Terminal tractor

From Wikipedia, the free encyclopedia
Jump to navigation Jump to search
Terminal tractor
Campbells Shunt Truck.JPG
Ottawa 4×2 DOT/EPA[1]
Production history
Manufacturer Kalmar Ottawa
Location Ottawa, Kansas USA
Produced 2014
Variants 4×2 off-road, 6×4 DOT/EPA
Wheelbase 116 in (2.95 m)
Weight 81,000 lb (37,000 kg) GCWR
Engine Cummins ISB6.7 2013
I6 turbocharged Diesel engine[2]
Power 200 hp (149 kW) @2300rpm
520 lbf⋅ft (705 N⋅m) @1600rpm
Transmission Allison 3000RDS
6-speed automatic
Speed 33 mph (53 km/h)
45 mph (72 km/h) w/ABS

A terminal tractor, known in the United States as a shunt truck, spotter truck, spotting tractor, yard truck, yard dog, yard goat, yard horse, yard jockey or mule, is a semi-tractor intended to move semi trailers within a cargo yard, warehouse facility, or intermodal facility, much like a switcher locomotive is used to position railcars.

A terminal tractor moving trailers in Rotterdam, the Netherlands

Distinctions between a terminal tractor and a regular road truck are several and noticeable:

  • A single-person cab offset to the side of the engine.
  • A full-height, sliding rear door for easy access to trailer connections.[3]
  • A very short wheelbase, usually with a solidly mounted rear axle.
  • A low-power diesel or alternative fuel engine, usually with an automatic transmission.
  • A fifth-wheel coupling with an integrated lifting mechanism allows the semi-trailer's legs to remain in the lowered position during movement. 15 inches (380 mm) and 70,000 lb (32,000 kg) of hydraulic lift is typical.
  • 12-gauge steel side wall cab construction with 12-inch (13 mm) steel floors for protection in abusive and dangerous work environments.[4]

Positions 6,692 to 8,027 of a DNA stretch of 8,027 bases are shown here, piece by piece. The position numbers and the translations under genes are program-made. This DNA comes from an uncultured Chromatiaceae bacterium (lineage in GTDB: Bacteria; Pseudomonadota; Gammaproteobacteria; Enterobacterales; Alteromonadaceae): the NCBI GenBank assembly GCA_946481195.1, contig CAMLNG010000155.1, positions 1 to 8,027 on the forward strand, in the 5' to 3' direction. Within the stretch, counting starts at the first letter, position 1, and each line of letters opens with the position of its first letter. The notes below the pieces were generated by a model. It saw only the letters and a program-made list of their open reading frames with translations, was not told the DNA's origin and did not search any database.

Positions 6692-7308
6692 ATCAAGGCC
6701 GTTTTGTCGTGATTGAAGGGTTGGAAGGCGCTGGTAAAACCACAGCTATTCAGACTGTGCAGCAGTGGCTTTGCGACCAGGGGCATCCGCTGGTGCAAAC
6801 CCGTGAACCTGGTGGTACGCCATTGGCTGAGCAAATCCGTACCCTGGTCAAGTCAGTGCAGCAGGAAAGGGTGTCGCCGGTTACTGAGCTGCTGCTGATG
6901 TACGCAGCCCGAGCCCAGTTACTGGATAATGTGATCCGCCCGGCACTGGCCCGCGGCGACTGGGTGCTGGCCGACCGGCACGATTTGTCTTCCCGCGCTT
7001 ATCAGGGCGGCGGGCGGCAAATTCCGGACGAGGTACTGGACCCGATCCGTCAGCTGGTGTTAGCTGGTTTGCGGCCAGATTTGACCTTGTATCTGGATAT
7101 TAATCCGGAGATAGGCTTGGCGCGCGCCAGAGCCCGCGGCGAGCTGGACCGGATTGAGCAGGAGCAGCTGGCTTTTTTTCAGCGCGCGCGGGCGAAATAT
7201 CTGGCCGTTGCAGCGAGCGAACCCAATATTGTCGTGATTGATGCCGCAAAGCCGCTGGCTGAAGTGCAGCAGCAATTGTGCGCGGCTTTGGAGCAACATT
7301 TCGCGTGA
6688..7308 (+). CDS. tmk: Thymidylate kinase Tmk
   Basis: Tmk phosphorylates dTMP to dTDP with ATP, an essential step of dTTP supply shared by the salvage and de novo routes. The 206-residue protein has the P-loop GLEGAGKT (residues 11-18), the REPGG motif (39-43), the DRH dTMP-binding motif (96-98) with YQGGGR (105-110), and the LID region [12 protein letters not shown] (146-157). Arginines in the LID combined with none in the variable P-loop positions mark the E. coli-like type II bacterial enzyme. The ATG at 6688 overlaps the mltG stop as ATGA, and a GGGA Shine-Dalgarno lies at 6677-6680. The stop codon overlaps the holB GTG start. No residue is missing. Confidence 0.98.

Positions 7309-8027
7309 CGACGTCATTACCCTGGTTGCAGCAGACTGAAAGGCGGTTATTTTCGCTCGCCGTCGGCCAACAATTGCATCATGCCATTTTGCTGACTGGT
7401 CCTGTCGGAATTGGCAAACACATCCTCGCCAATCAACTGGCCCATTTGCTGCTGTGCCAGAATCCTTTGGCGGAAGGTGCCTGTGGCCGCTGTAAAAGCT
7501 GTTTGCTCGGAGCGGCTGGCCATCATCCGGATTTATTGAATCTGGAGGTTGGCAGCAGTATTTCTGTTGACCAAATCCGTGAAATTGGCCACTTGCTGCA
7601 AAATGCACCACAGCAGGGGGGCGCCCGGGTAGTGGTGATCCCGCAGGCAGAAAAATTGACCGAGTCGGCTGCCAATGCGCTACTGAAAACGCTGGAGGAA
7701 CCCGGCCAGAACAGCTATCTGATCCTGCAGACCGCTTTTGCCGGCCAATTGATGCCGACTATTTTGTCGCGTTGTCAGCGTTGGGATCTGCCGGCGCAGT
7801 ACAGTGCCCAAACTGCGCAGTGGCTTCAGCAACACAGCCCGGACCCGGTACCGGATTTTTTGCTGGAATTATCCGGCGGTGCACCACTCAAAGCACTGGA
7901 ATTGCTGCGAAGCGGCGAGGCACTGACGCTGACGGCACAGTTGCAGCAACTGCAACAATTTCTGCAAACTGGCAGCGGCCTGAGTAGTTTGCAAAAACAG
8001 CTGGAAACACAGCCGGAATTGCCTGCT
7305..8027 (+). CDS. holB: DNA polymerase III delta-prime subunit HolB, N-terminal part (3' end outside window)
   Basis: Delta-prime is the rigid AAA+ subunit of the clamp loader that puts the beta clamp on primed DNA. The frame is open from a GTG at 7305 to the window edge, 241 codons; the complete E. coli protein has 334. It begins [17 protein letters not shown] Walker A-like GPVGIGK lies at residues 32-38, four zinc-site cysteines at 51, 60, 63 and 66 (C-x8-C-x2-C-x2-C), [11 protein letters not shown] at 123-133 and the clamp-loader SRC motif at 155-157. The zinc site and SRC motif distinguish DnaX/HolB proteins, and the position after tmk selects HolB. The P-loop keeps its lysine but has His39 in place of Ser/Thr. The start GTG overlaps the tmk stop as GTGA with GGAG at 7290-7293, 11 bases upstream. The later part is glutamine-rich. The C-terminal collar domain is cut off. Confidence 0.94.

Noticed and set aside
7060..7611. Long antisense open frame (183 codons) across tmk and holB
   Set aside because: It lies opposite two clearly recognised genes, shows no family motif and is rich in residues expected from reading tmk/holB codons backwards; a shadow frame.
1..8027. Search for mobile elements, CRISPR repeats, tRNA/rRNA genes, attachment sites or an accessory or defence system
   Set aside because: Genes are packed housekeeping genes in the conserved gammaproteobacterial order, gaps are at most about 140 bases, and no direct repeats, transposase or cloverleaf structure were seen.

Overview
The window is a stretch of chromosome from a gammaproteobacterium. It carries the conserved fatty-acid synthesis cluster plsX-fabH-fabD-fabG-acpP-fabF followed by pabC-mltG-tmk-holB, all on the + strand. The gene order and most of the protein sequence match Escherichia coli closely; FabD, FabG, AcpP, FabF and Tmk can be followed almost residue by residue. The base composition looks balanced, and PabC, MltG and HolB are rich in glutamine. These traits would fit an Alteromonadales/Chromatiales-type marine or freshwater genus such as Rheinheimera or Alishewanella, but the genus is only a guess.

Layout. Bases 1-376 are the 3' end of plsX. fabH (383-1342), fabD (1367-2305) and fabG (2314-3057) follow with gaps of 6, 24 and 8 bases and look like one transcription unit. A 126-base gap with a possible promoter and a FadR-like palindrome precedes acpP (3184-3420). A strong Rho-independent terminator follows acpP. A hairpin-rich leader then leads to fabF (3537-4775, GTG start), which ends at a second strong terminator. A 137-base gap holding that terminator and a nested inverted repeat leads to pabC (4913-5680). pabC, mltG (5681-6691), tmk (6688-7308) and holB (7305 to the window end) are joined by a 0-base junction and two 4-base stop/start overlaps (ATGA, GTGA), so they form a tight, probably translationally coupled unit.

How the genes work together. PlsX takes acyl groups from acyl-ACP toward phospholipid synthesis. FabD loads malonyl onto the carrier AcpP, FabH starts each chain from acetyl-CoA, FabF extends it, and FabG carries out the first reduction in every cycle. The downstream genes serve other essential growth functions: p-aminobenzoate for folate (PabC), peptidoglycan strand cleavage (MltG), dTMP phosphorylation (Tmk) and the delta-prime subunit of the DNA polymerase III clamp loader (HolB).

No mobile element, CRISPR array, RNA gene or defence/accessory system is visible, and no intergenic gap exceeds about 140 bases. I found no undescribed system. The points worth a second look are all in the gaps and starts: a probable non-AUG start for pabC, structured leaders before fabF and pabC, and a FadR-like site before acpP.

• 360-degree view to facilitate five to six moves an hour.

Since off-road versions do not have to drive on roads at highway speeds, a typical top speed is just 25 miles per hour (40 km/h). It is rare for these vehicles to be on highways, so it was very unusual when a pedestrian was accidentally struck and dragged by a yard truck at an intersection in Bellevue, Washington, in February 2014.[5]

Autocar, Capacity Truck, Hoist Liftruck[6], Tico, and Kalmar Ottawa terminal tractors are manufactured in North America. Orange EV manufactures pure-electric terminal tractors in Missouri.[7] Effenco manufactures hybrid systems that can be retrofitted on yard tractors. One of many European manufacturers is Dutch company Terberg who now has distribution in Florida.


  1. ^ "Kalmar Ottawa Home Page". Kalmar Ottawa. 2014. Retrieved 14 April 2015.
  2. ^ "ISB6.7 for Medium-Duty Trucks (2013)". Cummins, Inc. 2015. Retrieved 14 April 2015.
  3. ^ http://www.autocartruck.com/terminal-tractor
  4. ^ "Capacity Texas" (PDF). capacitytexas.com.
  5. ^ Woman struck and killed by yard truck in Bellevue By KOMO Staff Published: Feb 24, 2014
  6. ^ http://www.hoistlift.com/hoist-t-series/
  7. ^ "Quick Spin: Orange EV's All-Electric Terminal Tractor". Heavy Duty Trucking Info. Retrieved 4 May 2017.

See also[edit]

External links[edit]